While a storage shed could lend rustic character to your yard, it is, after all, a utilitarian construction. And to let the shed perform at its best, you’ll need solid raised flooring. It helps, too, when that flooring is affordable and straightforward to create.
You want it to take the punishment it is bound to experience. And you want it to accomplish all this while retaining a beautiful appearance. Those are a lot of needs for flooring material. So, what are your shed flooring alternatives, and, of course, how much is this going to cost you? Let’s take a look at what’s out there.
What is Storage Shed Flooring and Why Do You Need It?
The solution to this question may seem clear. You need a Storage building shed floor so you have a sturdy platform to walk on. You also need it to store the tools, lawn mower, and numerous other objects you wish to keep in the shed.
From that point of view, storage shed flooring may be quite functional. As long as you have a robust surface that will support you and your tools, your shed is useful.
But for most individuals, we desire something more. You could have erected the shed as a workstation for you or your wife. You plan on spending large amounts of time in there, so you want the area to feel warm and inviting.
You want it to be comfy. The sort of flooring you pick has a major influence on that.
Or maybe you intend on putting heavy equipment in your sheds like a snowblower, motorcycle, or even a compact automobile. Then you need that floor to be sturdy.
You want it to be sturdy enough to bear huge weights. You want it to withstand discoloration from the fluids that will surely flow onto it.
With these variables in mind, let’s look at the alternatives you have for flooring materials.
If you’re trying to pick a floor for comfort, you will also need to take into consideration the elements described above as well as check into whether the floor you desire is water and weather resistant. With that in mind, here are some possibilities if you’re seeking the finest flooring for a garden shed.
For the majority, the right floor for your building will be our basic floor. Our basic floor is 3/4″ tongue and groove plywood. The 3/4″ is perhaps an over-kill for all but the largest weights. However, the excess is our purpose. Tongue and groove increase substantial setup time yet we still utilize it for 2 reasons. First, the T&G is stronger. The interlocking T&G joint avoids bending and drooping between the floor joist. Secondly, the tight T&G joint prevents light or insects from coming through.
Easily the most resilient when it comes to flooring, concrete will hold up about everything you throw at it. You don’t need to worry about water damage and it can be installed very quickly. However, there are drawbacks. It can be unwelcoming, hard, and not particularly visually beautiful. If your shed is going to be used as a workshop, then concrete may be hard on your feet and can hold in the cold a lot easier during winter.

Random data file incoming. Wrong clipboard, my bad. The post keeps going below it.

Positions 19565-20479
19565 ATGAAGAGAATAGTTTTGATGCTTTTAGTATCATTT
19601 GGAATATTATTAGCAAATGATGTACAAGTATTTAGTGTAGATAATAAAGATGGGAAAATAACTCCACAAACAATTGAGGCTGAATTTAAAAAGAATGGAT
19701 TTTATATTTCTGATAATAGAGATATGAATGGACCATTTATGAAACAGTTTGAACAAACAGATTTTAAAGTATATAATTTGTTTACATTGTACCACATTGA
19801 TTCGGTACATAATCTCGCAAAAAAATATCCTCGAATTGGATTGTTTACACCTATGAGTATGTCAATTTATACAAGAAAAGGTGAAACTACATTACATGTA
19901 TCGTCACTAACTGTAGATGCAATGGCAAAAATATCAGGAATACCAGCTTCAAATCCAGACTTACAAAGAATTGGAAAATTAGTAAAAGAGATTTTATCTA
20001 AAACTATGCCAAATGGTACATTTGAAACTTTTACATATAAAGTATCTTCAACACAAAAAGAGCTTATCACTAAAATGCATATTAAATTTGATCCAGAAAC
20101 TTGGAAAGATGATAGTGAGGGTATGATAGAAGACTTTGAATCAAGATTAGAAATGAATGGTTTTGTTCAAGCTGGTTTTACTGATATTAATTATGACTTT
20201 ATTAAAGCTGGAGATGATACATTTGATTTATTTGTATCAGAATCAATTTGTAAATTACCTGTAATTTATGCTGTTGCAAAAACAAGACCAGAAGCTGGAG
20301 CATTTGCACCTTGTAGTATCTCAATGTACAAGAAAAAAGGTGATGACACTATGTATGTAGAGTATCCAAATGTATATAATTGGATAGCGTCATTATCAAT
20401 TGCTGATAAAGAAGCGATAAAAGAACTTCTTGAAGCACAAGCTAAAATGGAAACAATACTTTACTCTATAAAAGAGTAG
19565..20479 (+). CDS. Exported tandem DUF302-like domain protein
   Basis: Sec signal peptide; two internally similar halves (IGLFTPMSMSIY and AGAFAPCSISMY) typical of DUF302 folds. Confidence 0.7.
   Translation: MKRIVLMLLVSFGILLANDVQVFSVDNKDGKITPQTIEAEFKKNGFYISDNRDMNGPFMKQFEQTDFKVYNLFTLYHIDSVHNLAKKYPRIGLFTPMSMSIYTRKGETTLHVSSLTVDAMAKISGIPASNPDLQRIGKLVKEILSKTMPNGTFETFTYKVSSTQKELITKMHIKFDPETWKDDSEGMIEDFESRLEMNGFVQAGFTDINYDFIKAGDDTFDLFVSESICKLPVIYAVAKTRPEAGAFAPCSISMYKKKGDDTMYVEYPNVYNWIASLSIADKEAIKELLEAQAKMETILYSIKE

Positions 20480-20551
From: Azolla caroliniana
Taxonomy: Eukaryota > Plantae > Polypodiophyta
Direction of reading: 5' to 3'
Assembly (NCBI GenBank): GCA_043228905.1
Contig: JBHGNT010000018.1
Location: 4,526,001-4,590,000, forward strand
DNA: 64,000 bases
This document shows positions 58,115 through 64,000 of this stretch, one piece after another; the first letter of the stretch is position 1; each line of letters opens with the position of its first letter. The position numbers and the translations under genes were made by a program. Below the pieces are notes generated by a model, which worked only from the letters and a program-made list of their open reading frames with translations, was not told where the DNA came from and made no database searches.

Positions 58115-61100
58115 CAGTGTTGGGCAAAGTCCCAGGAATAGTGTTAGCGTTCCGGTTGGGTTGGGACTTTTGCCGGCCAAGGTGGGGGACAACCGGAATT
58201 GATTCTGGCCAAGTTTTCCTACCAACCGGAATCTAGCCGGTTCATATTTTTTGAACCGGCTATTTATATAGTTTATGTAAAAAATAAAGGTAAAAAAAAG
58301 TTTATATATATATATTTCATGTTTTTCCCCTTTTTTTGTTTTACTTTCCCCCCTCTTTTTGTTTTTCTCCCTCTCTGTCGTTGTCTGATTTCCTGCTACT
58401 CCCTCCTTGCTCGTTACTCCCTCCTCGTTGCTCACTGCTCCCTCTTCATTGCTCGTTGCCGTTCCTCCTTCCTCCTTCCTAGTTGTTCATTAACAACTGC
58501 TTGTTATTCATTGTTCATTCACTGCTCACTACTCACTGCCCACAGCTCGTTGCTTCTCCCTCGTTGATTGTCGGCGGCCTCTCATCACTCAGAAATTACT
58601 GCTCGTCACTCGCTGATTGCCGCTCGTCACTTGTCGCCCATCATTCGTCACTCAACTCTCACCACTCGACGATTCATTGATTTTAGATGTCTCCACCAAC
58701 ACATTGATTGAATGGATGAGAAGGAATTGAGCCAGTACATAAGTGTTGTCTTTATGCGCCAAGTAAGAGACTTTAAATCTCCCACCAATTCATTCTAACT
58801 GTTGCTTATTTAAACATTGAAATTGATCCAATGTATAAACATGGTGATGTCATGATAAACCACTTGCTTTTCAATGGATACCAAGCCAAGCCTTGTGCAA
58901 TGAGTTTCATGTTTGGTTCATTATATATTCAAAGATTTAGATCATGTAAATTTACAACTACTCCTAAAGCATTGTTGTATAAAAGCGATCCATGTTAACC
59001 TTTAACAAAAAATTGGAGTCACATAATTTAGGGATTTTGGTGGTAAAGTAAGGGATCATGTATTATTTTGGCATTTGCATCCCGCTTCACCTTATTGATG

Pressure-treated to appear and feel nicer than typical wood, this sort of flooring is a lot more beautiful than concrete. However, it is prone to wear and tear and may become damaged over time if you are putting heavy items such as lawnmowers in your shed. This can eventually lead to repairs. If you’re not keeping large and heavy tools in your shed, then treated plywood may be a viable solution for you.
A heavy-duty floor
The choice of a heavy-duty floor is a tempting one, even if the ground isn’t level.
It’s robust and comes with legs so you won’t need to excavate to acquire a stable, level basis for your storage building shed.
So, as well as saving the cost of excavation, you also have the future option of shifting the shed.
If you decide on the heavy-duty floor, you don’t need to get the rebated floor as well, as the rebated floor panel is part of the package.
Wooden Planks (Tongue & Groove)
Tongue and groove boards are robust and may look excellent when fitted in a shed. That being said, this sort of wood flooring can invite rot and may deform if it’s exposed to water (either from spillages or a leaking shed roof) (either through spillages or a leaky shed roof). This sort of wood may also stain, therefore it might be preferable not to use it in a potting shed for example.
This is our strongest wood floor. While there are clients that have parked automobiles on our normal level, if you are going to utilize your facility for a garage, we recommend this floor. Our Garage model comes with this floor standard and it is optional on all other structures. Park your automobile on this floor and then use a garden hose or pressure washer to clean it up. Made from the same material as many outside decks, this floor keeps up beautifully to the weather.
OSB (Oriented Strand Board)
A basic flooring for sheds, OSB is inexpensive, robust, and usually used as a subfloor in your house. However, much like concrete, it can seem less than appealing.
You should also know …
While the majority of our cedar shelters don’t come with a floor, we build flooring – both rebated and heavy-duty – fit for every type. We believe there’s not much use specialized in top-quality barns without having a selection of flooring to go with them
A heavy-duty floor will cost roughly twice as much as an equal rebated floor – although still much less than constructing a concrete slab. If the added expense of a suitable floor is an issue, you could be a little more constrained in your initial choice of the storage building shed.
If you’ve previously acquired a different shed from someplace else without a floor, a Stilla floor kit can be the right option, as they come in a broad range of dimensions.